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The history of south africa and nelson mandelas contribution

  • Mandela led the ANC in negotiations with de Klerk to end apartheid and bring about a peaceful transition to nonracial democracy in South Africa;
  • Mandela led the ANC in negotiations with de Klerk to end apartheid and bring about a peaceful transition to nonracial democracy in South Africa;
  • In December 1956 he was arrested with more than 100 other people on charges of treason that were designed to harass antiapartheid activists;
  • The South African government periodically made conditional offers of freedom to Mandela, most notably in 1976, on the condition that he recognize the newly independent—and highly controversial—status of the Transkei Bantustan and agree to reside there.

Oliver Tambo, and Nelson Mandela the latter two briefly had a joint law practice in Johannesburg. He traveled throughout the country as part of the campaign, trying to build support for nonviolent means of protest against the discriminatory laws.

In 1955 he was involved in drafting the Freedom Chartera document calling for nonracial social democracy in South Africa. Starting in 1952, he was intermittently banned severely restricted in travel, association, and speech. In December 1956 he was arrested with more than 100 other people on charges of treason that were designed to harass antiapartheid activists.

Mandela went on trial that same year and eventually was acquitted in 1961. During the extended court proceedings, he divorced his first wife and married Nomzamo Winifred Madikizela Winnie Madikizela-Mandela.

Underground activity and the Rivonia Trial After the massacre of unarmed black South Africans by police forces at Sharpeville in 1960 and the subsequent banning of the ANC, Mandela abandoned his nonviolent stance and began advocating acts of sabotage against the South African regime.

Nelson Mandela

In 1962 he went to Algeria for training in guerrilla warfare and sabotage, returning to South Africa later that year. On August 5, shortly after his return, Mandela was arrested at a road block in Natal ; he was subsequently sentenced to five years in prison.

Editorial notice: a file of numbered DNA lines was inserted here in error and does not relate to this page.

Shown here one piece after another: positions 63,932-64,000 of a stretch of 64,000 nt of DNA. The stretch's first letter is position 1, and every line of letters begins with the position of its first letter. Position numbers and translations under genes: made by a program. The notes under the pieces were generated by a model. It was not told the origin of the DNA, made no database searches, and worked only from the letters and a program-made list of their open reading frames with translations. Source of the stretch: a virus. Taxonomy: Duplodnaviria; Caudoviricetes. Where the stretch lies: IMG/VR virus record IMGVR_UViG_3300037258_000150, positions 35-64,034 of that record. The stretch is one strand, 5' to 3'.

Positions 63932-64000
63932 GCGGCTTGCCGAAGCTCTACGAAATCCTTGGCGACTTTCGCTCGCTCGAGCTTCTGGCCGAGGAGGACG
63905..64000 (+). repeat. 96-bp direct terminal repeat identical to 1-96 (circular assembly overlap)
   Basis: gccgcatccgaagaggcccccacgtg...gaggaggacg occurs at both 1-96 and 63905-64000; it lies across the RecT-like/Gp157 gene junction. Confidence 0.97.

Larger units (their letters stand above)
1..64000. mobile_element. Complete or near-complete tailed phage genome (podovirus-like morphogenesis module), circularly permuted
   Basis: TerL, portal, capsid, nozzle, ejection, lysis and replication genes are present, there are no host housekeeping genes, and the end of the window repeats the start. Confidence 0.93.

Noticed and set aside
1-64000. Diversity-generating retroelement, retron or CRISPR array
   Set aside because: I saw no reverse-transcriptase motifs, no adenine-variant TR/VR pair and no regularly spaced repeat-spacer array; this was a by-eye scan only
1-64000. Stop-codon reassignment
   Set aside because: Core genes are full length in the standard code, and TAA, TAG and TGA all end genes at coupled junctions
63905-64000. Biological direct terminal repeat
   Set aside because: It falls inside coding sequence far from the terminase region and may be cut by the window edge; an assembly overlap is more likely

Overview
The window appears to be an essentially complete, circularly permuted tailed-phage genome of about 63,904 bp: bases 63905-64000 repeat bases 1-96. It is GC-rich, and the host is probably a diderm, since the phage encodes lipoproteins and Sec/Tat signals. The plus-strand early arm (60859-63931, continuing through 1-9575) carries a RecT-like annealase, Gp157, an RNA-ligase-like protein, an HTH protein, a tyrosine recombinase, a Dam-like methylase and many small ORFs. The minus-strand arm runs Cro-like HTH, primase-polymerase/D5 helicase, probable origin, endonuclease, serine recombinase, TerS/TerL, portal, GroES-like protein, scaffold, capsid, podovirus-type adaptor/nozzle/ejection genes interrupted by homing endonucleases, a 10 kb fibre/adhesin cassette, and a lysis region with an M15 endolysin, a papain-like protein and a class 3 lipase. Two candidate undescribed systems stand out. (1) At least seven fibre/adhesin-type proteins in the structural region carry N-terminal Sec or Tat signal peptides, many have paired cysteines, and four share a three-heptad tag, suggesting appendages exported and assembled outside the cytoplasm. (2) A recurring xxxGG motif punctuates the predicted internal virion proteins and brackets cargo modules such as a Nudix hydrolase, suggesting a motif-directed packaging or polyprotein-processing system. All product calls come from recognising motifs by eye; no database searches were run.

In October 1963 the imprisoned Mandela and several other men were tried for sabotage, treason, and violent conspiracy in the infamous Rivonia Trial, named after a fashionable suburb of Johannesburg where raiding police had discovered quantities of arms and equipment at the headquarters of the underground Umkhonto we Sizwe.

His speech garnered international attention and acclaim and was published later that year as I Am Prepared to Die. On June 12, 1964, he was sentenced to life imprisonment, narrowly escaping the death penalty.

  • His speech garnered international attention and acclaim and was published later that year as I Am Prepared to Die;
  • The autobiography Long Walk to Freedom, which chronicles his early life and years in prison, was published in 1994.

He was subsequently kept at the maximum-security Pollsmoor Prison until 1988, when, after being treated for tuberculosishe was transferred to Victor Verster Prison near Paarl. The South African government periodically made conditional offers of freedom to Mandela, most notably in 1976, on the condition that he recognize the newly independent—and highly controversial—status of the Transkei Bantustan and agree to reside there.

An offer made in 1985 required that he renounce the use of violence. Mandela refused both offers, the second on the premise that only free men were able to engage in such negotiations and, as a prisoner, he was not a free man.

Nelson Mandela speaking from his jail cell 1964 in this video from the apartheid era that discusses the struggle for racial equality in South Africa.

Shortly after his release, Mandela was chosen deputy president of the ANC ; he became president of the party in July 1991. Mandela led the ANC in negotiations with de Klerk to end apartheid and bring about a peaceful transition to nonracial democracy in South Africa.

  • Underground activity and the Rivonia Trial After the massacre of unarmed black South Africans by police forces at Sharpeville in 1960 and the subsequent banning of the ANC, Mandela abandoned his nonviolent stance and began advocating acts of sabotage against the South African regime;
  • In 1955 he was involved in drafting the Freedom Charter , a document calling for nonracial social democracy in South Africa.

In 1996 he oversaw the enactment of a new democratic constitution. Mandela resigned his post with the ANC in December 1997, transferring leadership of the party to his designated successor, Thabo Mbeki.

Underground activity and the Rivonia Trial

Mandela and Madikizela-Mandela had divorced in 1996, and in 1998 Mandela married Graca Machelthe widow of Samora Machelthe former Mozambican president and leader of Frelimo. Mandela, NelsonNelson Mandela, 2003.

After leaving office Mandela retired from active politics but maintained a strong international presence as an advocate of peace, reconciliation, and social justiceoften through the work of the Nelson Mandela Foundation, established in 1999. He was a founding member of the Eldersa group of international leaders established in 2007 for the promotion of conflict resolution and problem solving throughout the world.

In 2008 Mandela was feted with several celebrations in South Africa, Great Britain, and other countries in honour of his 90th birthday. The autobiography Long Walk to Freedom, which chronicles his early life and years in prison, was published in 1994. An unfinished draft of his second volume of memoirs was completed by Mandla Langa and released posthumously as Dare Not Linger: The Presidential Years 2017. Learn More in these related Britannica articles: